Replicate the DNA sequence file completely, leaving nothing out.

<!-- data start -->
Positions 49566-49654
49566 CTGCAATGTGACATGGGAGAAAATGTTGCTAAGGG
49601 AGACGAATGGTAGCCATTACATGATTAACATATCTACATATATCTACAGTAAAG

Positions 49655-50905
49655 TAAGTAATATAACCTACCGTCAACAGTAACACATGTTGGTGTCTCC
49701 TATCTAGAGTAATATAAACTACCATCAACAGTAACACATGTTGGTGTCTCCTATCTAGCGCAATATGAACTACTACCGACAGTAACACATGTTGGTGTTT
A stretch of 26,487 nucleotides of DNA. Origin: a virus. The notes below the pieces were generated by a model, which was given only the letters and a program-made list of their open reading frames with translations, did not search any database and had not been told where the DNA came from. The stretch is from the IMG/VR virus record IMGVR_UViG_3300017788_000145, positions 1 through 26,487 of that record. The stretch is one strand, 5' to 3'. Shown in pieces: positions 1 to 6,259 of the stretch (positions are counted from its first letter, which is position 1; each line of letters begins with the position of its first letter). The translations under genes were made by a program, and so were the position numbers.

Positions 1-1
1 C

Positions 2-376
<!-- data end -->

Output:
Positions 49566-49654
49566 CTGCAATGTGACATGGGAGAAAATGTTGCTAAGGG
49601 AGACGAATGGTAGCCATTACATGATTAACATATCTACATATATCTACAGTAAAG

Positions 49655-50905
49655 TAAGTAATATAACCTACCGTCAACAGTAACACATGTTGGTGTCTCC
49701 TATCTAGAGTAATATAAACTACCATCAACAGTAACACATGTTGGTGTCTCCTATCTAGCGCAATATGAACTACTACCGACAGTAACACATGTTGGTGTTT
A stretch of 26,487 nucleotides of DNA. Origin: a virus. The notes below the pieces were generated by a model, which was given only the letters and a program-made list of their open reading frames with translations, did not search any database and had not been told where the DNA came from. The stretch is from the IMG/VR virus record IMGVR_UViG_3300017788_000145, positions 1 through 26,487 of that record. The stretch is one strand, 5' to 3'. Shown in pieces: positions 1 to 6,259 of the stretch (positions are counted from its first letter, which is position 1; each line of letters begins with the position of its first letter). The translations under genes were made by a program, and so were the position numbers.

Positions 1-1
1 C

Positions 2-376